Up

Film’s New Adventure

Pixar’s Defense of Animation

Devan Goldstein

During most of Pixar’s Up (available now on DVD and Blu-Ray), Ed Asner’s char-broiled vocal performance gives curmudgeon Carl Fredricksen a vitality most animated characters never achieve. At the film’s opening, though, Carl is a shy child (voiced by Jeremy Leary) with a boy-crush on famous explorer Charles Muntz.

One day, lost in make-believe, young Carl strolls past the run-down house that his future wife Ellie (Elie Doctor) has converted into a model of Muntz’s airship, the Spirit of Adventure. He’s drawn inside by her spirited rehearsal of the lines an explorer like Muntz might utter at the helm. Startled by her vigor, Carl releases the helium balloon—Pixar’s answer to Chekhov’s pistol—he has named for Muntz’s vessel. Ellie shows him that he has the courage to try to retrieve the balloon from the house’s decrepit attic.

Thus, from the start, Ellie makes of Carl more than he would be otherwise, and a much-discussed montage sequence walks us through their life from courtship to marriage, old age, and Ellie’s tear-jerking death. In Ellie’s absence, Carl succumbs to the tendencies of his lesser self, and hardens to the world.

At 78, Carl attempts to take his leave from human society, using helium balloons to drag his and Ellie’s house to their dream location overlooking exotic Paradise Falls, somewhere in South America. The film follows Carl and a badge-collecting wilderness scout, Russell (Jordan Nagai), who has inadvertently joined up for the adventure.

The emotional arc of the film doesn’t attach primarily to the duo’s successes or failures at their various objectives, though there are many. Instead, the adults in the audience follow Carl’s struggle to balance his sense of obligation to the dream he and Ellie had shared with the more pressing tasks presented to him by the growing cast of innocents that surrounds him.

The adventure story and Carl’s emotional journey intersect in the film’s climactic scene. Paging wistfully through Ellie’s adventure scrapbook, Carl finds a note from Ellie: “Thanks for the adventure,” she has written. “Now go out and get a new one!”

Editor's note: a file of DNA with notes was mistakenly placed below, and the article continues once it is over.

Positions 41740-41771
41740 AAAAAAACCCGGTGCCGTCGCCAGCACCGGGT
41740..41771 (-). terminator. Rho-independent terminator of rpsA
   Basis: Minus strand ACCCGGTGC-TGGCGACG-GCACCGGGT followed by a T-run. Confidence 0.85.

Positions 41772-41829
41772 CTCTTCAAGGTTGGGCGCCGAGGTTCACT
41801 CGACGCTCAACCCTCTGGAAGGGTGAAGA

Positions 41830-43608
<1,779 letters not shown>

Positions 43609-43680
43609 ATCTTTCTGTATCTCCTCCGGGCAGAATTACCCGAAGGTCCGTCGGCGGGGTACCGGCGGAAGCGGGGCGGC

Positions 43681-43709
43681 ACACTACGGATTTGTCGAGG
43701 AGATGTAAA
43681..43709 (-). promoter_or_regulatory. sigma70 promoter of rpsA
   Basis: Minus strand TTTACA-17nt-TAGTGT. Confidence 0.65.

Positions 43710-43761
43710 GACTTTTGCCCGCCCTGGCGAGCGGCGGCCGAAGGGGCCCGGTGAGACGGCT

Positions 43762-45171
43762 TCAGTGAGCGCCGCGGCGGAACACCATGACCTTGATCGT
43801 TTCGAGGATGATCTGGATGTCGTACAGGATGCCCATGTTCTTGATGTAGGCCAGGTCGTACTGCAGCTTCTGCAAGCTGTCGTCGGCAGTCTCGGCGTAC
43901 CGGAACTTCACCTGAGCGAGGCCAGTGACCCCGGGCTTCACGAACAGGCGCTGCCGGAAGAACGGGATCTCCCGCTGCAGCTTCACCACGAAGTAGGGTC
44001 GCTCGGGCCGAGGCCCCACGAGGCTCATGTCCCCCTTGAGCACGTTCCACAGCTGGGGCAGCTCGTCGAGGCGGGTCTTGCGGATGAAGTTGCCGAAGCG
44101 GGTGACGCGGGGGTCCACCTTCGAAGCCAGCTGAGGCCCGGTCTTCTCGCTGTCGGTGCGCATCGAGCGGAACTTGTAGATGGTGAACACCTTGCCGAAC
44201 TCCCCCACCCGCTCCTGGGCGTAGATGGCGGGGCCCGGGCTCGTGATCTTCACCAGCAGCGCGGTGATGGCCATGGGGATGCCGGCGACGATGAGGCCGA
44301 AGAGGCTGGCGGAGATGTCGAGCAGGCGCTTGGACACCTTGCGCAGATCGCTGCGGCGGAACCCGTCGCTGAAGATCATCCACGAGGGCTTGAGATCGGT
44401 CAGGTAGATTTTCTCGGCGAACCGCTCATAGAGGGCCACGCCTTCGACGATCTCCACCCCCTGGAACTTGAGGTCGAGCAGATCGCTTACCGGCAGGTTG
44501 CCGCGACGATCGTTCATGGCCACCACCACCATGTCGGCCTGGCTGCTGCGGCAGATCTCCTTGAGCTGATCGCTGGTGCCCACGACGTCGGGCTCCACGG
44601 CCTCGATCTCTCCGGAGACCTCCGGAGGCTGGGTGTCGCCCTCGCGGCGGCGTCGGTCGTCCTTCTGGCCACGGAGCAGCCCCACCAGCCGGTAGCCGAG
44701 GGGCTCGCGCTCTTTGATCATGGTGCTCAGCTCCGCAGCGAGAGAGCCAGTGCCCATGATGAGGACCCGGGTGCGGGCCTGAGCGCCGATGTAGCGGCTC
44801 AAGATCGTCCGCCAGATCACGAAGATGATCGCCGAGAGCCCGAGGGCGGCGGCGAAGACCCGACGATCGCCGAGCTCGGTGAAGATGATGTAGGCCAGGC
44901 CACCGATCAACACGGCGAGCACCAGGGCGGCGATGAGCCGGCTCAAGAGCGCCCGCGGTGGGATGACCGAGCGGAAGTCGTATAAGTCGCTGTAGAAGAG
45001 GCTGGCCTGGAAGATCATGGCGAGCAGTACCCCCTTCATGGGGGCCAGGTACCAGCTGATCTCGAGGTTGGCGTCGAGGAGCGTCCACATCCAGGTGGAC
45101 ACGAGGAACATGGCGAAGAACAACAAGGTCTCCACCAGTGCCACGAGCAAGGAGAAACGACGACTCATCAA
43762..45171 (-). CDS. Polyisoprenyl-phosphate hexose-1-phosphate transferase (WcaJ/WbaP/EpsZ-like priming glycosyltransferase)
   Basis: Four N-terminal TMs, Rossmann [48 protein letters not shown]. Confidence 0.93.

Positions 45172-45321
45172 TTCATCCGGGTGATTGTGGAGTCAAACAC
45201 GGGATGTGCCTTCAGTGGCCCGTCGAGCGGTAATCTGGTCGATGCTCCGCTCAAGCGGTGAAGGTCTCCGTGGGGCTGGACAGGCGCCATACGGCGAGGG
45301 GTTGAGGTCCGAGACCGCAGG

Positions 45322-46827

Ellie’s words give Carl permission to stop clinging to their shared past, to take care of those around him who cannot take care of themselves, much as he and Ellie did for each other throughout their marriage. After he grieves, Carl moves with a new sense of purpose, strapping his cane to his back and setting out with Russell to right all the wrongs they have encountered atop the remote cliffs around Paradise Falls. The narrative also begins to move with renewed vigor at this point, towards the happy ending viewers demand of films released in the summertime.

Examined closely, the scene also reads as a profound comment on animated film and its role in entertainment culture. As Carl reads Ellie’s handwritten note, he runs his fingers over the strokes on the page. Through an extreme close-up and the gritty sound of old fingers on old paper, we sense the importance to Carl of the physical, causal connections between Ellie’s body and her writing. For him, to touch the writing is, somehow, to touch her.

The philosopher Charles Sanders Peirce used the term “index” to describe things like Ellie’s note, things that stand as physical remnants of the causes of their existence. A footprint is the index of a foot, just as a scrape on a fender might be the index of another car or of a guardrail. Ellie’s writing, a sign of her physical being, connects Carl to her through this sort of relationship.